Semantic data platforms: How AI gives context to your data
Numbers are dull.
They're useful, but still dull.
Consider your typical data research:
"89% of enterprise customers chose platform X over Y."
"There was a 50% increase in ad spending QoQ in vertical Z"
"The use of semantic data layers is growing 3x year over year"
This tells me that something is more popular over something else.
That there may be an opportunity to sell ads in a vertical.
Or that a concept is experiencing strong growth.
But it leaves what truly matters aside.
Why processing data without context is dangerous
Your business needs data to make informed decisions about where to go next. But that data is often skewed towards numerical analysis rather than knowledge, experience, and real-world facts.
Historically, computers have processed numbers more easily than “content” (e.g. the format of a presentation design, the text and structure of a Word file, spreadsheet cells, and more).
But using raw data to make decisions without context means that:
- You might push for a project against a trend that dies down a few months later
- There may be valuable internal resources you're not leveraging
- You could overlook knowledge that already exists
There are a ton of gaps in the way organisations process and use their data.
Those gaps are hard to identify unless you give the data context.
Why should you care about data semantics?
Data semantics is a deep technical concept.
But there's a single key takeaway you need to know:
– The primary concern of semantics is to give context (and therefore meaning) to something –
And there’s a fundamental question to ask in these regards:
"How do I turn my data into actionable knowledge?"
This is not a trivial question, and one that can only be answered with proper data semantics, especially if you have large volumes of data sitting in varied formats across many sources.
What value do you get from semantic data?
Going through the trouble of extracting context from potentially millions of documents is mind-numbing enough to make the effort not even worth thinking about in 90%+ of cases.
Your competitors know this.
They know that you have a ton of data to work with.
And they know that it's hard to manage.
That's why they try to undermine your business with "The next big thing in healthcare," or "Enhanced trade reporting," or even "The digital bank that makes traditional banks obsolete."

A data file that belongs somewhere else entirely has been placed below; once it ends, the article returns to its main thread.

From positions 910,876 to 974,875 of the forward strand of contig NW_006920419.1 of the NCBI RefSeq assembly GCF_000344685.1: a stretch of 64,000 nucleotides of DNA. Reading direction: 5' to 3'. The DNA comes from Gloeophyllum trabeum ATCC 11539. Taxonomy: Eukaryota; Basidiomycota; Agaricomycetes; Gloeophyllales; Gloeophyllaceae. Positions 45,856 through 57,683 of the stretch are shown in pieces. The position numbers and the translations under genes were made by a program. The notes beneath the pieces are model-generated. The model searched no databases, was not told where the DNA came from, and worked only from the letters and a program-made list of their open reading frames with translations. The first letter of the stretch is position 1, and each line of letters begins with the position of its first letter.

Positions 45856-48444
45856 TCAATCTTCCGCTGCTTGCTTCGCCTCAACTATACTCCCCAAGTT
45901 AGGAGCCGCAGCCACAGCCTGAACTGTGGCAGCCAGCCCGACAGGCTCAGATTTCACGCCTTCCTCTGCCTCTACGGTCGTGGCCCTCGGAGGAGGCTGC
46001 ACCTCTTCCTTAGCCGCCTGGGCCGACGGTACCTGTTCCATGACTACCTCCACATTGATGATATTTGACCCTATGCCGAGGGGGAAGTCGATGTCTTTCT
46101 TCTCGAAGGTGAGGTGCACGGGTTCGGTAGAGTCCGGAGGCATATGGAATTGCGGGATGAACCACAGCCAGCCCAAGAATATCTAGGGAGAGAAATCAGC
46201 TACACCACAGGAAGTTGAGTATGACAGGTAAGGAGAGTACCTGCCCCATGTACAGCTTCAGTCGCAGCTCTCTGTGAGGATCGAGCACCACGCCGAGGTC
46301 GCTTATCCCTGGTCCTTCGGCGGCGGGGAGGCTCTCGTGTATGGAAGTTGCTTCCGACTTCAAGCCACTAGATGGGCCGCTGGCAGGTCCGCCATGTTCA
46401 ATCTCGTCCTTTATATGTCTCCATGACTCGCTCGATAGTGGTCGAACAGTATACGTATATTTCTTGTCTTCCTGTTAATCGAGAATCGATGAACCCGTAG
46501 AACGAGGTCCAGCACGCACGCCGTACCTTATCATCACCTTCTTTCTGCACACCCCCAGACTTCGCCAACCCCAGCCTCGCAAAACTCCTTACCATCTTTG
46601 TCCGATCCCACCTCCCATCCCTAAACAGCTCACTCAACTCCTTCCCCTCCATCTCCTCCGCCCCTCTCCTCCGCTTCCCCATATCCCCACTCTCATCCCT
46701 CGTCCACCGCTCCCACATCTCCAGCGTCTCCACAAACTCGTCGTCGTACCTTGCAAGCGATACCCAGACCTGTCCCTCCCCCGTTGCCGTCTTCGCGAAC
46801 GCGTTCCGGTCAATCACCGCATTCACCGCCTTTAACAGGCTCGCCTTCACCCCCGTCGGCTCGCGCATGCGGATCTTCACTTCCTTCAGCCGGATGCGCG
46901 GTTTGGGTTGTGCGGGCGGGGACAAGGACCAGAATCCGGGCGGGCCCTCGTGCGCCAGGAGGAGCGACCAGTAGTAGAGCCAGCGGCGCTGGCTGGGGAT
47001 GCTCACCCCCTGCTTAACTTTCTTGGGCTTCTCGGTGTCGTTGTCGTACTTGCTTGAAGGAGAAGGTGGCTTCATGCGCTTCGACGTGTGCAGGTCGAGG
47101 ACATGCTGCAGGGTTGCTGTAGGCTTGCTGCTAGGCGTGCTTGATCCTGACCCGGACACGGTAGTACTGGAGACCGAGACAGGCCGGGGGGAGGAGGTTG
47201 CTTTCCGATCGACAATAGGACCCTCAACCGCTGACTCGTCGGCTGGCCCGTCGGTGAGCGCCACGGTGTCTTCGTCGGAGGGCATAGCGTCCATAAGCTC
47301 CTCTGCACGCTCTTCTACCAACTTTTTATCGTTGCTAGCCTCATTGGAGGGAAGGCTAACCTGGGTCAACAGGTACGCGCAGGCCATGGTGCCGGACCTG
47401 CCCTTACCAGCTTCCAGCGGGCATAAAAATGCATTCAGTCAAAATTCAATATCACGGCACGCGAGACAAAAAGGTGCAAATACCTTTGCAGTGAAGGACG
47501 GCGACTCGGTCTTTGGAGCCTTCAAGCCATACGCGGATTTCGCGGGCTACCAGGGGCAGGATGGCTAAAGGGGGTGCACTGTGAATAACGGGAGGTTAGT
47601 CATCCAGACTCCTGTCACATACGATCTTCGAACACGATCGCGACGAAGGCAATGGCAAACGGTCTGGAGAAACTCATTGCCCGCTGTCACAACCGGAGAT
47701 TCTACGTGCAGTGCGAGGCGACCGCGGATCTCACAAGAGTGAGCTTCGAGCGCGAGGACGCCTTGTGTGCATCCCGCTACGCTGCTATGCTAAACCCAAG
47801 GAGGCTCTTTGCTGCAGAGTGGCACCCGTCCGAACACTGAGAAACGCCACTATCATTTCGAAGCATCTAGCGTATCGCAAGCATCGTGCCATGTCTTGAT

But these are just claims.
As a large organisation, what you have is:
- Decades of research, studies, documentation, and knowledge from senior consultants.
- Experience that spans across a variety of industries, verticals, and areas of study.
- Tools and resources to bring this knowledge together into innovative products.
It's this vastness of information that forms the backbone of your business, and it's the biggest advantage you have against startups, disruptors, and competitors.
The value that you get from implementing a well-structured semantic layer in your data platform isn't just incremental; it unhearts growth insights that were previously inaccessible to the business.
Semantics help you discover knowledge that you may never have thought you had.
Not because you hadn't done the research, but because connecting the dots between R&D, product development, and everything revolving around the customer is an immense task.
One that a semantic data layer solves for you.
The semantic data platform: Why it matters
Your organisation already leverages "data platforms," whether that be a CRM, an ERP, an on-premise solution—you name it. But the key issue of extracting real-world insights remains.
Some examples of questions that often arise in a business:
- Customer X churned after a year of working with us.
Why? What's the context around them leaving?
- 70%+ of employees say they don't feel close to their colleagues.
Why? What are they experiencing that management can't see?
- Team Y is 200% more productive than team Z despite the projects being similar.
Why? What is team Y doing that team Z hasn't implemented yet?
- What active ingredients did we research in the past?
What were the findings? Can we use them in today's research?
These examples are concerned with both quantitative and qualitative aspects. Yet most businesses stop at the quantitative part—because that's what traditional data platforms do best.
So you're left with a binary choice:
- Continue down the path of simply "trusting the numbers", or;
- Provide real context around those numbers and enable 360-degree analysis.
The numbers will provide you with value.
But without the proper context, they can be misinterpreted.
The great thing is—there is a solution.
And the cost and necessary skills are becoming much more accessible.
How semantic data platforms work: A brief overview
The semantic data platform—also known as a “knowledge engine”—is a piece of software made specifically with the purpose of extracting real-world meaning from all your data.
Not just your customer records, nor just your teams’ productivity.
With a true data platform, migrating data from multiple sources is straightforward, and the real-world context that comes with it can be extracted, analyzed, and refined at any time.
I say “migrating” because having a dedicated platform specifically meant for knowledge discovery is much more effective than implementing a semantic layer for each of your data sources.
Let me break it down in 6 simple steps:
1. Breaking through data silos
The problem of data silos has been talked about for years, but it’s still foundational to a good knowledge discovery implementation. Your first question with semantics should be:
“Where does my data reside?”